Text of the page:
Key West Shanties Dish Out Local Fish and Funkiness

By Beth Schucker
Special to The Washington Post
Sunday, March 8, 2009

The sign on the squatty shack at William and Caroline streets reads "B.O.'s Fish Wagon," but the lean-to could easily be confused with debris from the last hurricane. This isn't the only ramshackle eatery in Key West that offers good grub, a pleasant degree of slouch and local louts for company. With no intent to dis Key West's famed culinary icons, sometimes pursuing alternatives to white tablecloths and $39 bone-in rib-eyes can be fun.

Buddy Owen, the owner of B.O.'s, takes pride in his beat-up food shack near Key West's historic seaport, explaining that inspiration struck after a good night of drinking. Meticulous sweeps of the island in search of decor turned up such grungy castaways as a rusty truck, droopy fish nets and salt-crusted lobster floats. The advantage of his decorating scheme, his wife, Holly, says, is the ease of finding replacements: "Mr. Buddy just goes on another hunt."

Buddy Owen's legend as fisherman and Conch, which is shorthand for Key West native, dates to the 1970s and his first fish wagon in the back of a truck on Duval Street. Since then he has regaled the hungry with local catch, salty reminiscences of Key West's past and squawks about the Board of Health.

The Owens prepare their food the way islanders used to, simply and with fresh ingredients, mostly on the premises. The fish (grouper, tuna, mahi-mahi or wahoo), caught by local watermen when possible, are lightly breaded with a seasoned egg wash, beer and cracker meal. Russet potatoes are hand-cut into fries, and the award-winning conch fritters are hand-formed. A house-made Key lime sauce slathered on Cuban bread adds a tangy accent to the fish, shredded lettuce and sliced onion and tomato.

The fried square grouper sandwich is the most popular ($10.75, cash only). What's a square grouper? Don't ask; you'll be branded a tourist. (It's a joke: dock-speak derived from 1970s code, used by soon-to-be-rich fishermen who were able to rescue bales of marijuana falling off drug-smuggling vessels.) Quaff a cold beer or wine (in a plastic glass) with your sandwich and you'll be ready to redefine paradise. The shack is open seven days a week; Holly Owen's favorite times are rainy days and Friday nights, when the joint jumps to the music of Barry Cuda and the Sharks. "People cram into the place," she says. "It's so crowded there's no room for pretense, just fun and good food."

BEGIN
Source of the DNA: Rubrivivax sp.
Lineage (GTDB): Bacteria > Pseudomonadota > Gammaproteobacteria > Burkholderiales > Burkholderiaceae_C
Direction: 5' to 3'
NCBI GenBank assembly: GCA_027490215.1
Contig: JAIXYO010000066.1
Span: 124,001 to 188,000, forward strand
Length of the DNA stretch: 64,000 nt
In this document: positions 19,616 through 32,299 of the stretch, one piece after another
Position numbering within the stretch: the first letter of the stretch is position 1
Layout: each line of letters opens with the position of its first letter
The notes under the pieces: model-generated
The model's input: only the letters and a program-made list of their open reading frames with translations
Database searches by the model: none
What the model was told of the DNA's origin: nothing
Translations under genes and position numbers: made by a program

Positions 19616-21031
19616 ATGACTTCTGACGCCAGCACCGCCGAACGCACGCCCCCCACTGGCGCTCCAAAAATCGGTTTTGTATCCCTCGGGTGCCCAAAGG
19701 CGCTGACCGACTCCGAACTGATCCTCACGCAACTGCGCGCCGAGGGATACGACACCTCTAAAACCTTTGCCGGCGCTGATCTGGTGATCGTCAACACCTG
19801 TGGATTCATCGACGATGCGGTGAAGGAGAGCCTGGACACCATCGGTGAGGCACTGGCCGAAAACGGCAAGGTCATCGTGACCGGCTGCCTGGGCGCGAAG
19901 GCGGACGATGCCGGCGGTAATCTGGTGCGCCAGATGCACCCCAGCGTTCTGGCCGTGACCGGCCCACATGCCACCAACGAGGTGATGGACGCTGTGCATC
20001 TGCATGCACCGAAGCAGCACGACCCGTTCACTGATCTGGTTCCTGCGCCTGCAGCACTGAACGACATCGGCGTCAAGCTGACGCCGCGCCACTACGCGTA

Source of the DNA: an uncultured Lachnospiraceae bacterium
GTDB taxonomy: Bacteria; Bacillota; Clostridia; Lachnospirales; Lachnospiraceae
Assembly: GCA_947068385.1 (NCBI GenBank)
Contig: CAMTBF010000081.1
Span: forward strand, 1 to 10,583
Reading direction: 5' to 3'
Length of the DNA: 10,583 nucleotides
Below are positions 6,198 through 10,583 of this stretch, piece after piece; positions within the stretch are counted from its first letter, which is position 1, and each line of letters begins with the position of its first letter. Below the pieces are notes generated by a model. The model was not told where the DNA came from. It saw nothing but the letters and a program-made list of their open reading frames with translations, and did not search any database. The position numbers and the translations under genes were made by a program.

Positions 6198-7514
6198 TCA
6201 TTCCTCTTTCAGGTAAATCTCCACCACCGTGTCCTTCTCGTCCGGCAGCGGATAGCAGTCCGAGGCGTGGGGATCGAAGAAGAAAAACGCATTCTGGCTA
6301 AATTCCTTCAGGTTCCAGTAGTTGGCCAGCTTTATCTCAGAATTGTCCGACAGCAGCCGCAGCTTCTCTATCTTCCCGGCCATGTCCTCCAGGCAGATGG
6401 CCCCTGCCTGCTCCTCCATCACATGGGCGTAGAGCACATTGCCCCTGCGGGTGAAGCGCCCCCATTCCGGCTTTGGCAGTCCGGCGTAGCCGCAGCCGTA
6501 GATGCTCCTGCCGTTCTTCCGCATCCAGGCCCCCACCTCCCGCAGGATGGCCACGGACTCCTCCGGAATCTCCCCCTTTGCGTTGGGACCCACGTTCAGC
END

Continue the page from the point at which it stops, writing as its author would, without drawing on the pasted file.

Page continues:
One day last spring, Holly was surprised to see a distinguished elderly couple maneuver their way through the side door amid the clutter. Seemingly oblivious to the commotion in the place, the couple ate quietly. On their way out, the old guy gushed with enthusiasm about their lunch, Holly says. "I always thought this was a place for rummage sales," he told her. "Even today I wasn't sure it was safe for my new bride."

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The oft-heard expression "You have to leave Key West to find Key West" points the way to Stock Island, a few miles out of town. As the last vestige of old Key West, the island's harbor is home to what's left of Key West's commercial shrimp fleet. Fresh doesn't get any fresher than at the dockside Hogfish Bar and Grill, Bobby and Michelle Mongelli's respectable haunt, where it's possible to peel your Key West pinks while listening to scuttlebutt from the shrimper who brought them into port. If hogfish, coveted by connoisseurs for its sweet, delicate flavor, isn't available, sidle up to the bar and ask a working fisherman about catching them.

Sitting at the full-service bar by the pool table, you'll feel the whish of servers racing to the waterside tables and tiki hut booths while customer chatter marks time to the boom, boom, boom of the jukebox and bandstand.

But food is the main attraction: hogfish, speared in nearby coral reefs, and heavy doses of shrimp: in po' boys and potpies, stuffed in tacos or with crabmeat, battered with coconut or bound with bacon. Order the hogfish special the Killer and savor the sweet, flaky fish on Cuban bread with or without the smother of Swiss cheese, onions and mushrooms ($14.95). (Check ahead for availability, as divers can't dive in bad weather.) The final "uhmms" of the evening salute Michelle Mongelli's homemade tropical guava bread pudding doused with piƱa colada sauce.

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On Big Pine Key, No Name Pub has been feeding locals since the 1930s. It's hard to find, so stop for directions or you'll roam aimlessly with the cute little Key deer. The pub boasts a colorful history as a general store, a brothel during tough times and a longtime restaurant. The pizza recipes of past Italian owners still star today. In a final flourish of merriment, you'll want to sign one of your dollar bills and hang it from the rafters with the thousands of others left by earlier revelers who, like you, drank beer, ate heartily and danced to the jukebox.

If this shanty fare whets your appetite for more reveries of old Key West, you might be interested in "The Key West Picture Show," a riotous 1970s documentary that pays homage to the island's history of ragged funkiness. It shows most Saturdays at 12:45 p.m. at the Tropic Cinema.

B.O.'s Fish Wagon, 801 Caroline St., Key West, 305-294-9272. Hogfish Bar and Grill, 6810 Front St., Stock Island, 305-293-4041, No Name Pub, North Watson Boulevard (mile marker 30.5), Big Pine Key, 305-872-9115, Tropic Cinema, 416 Eaton St., Key West, 305-295-9493,

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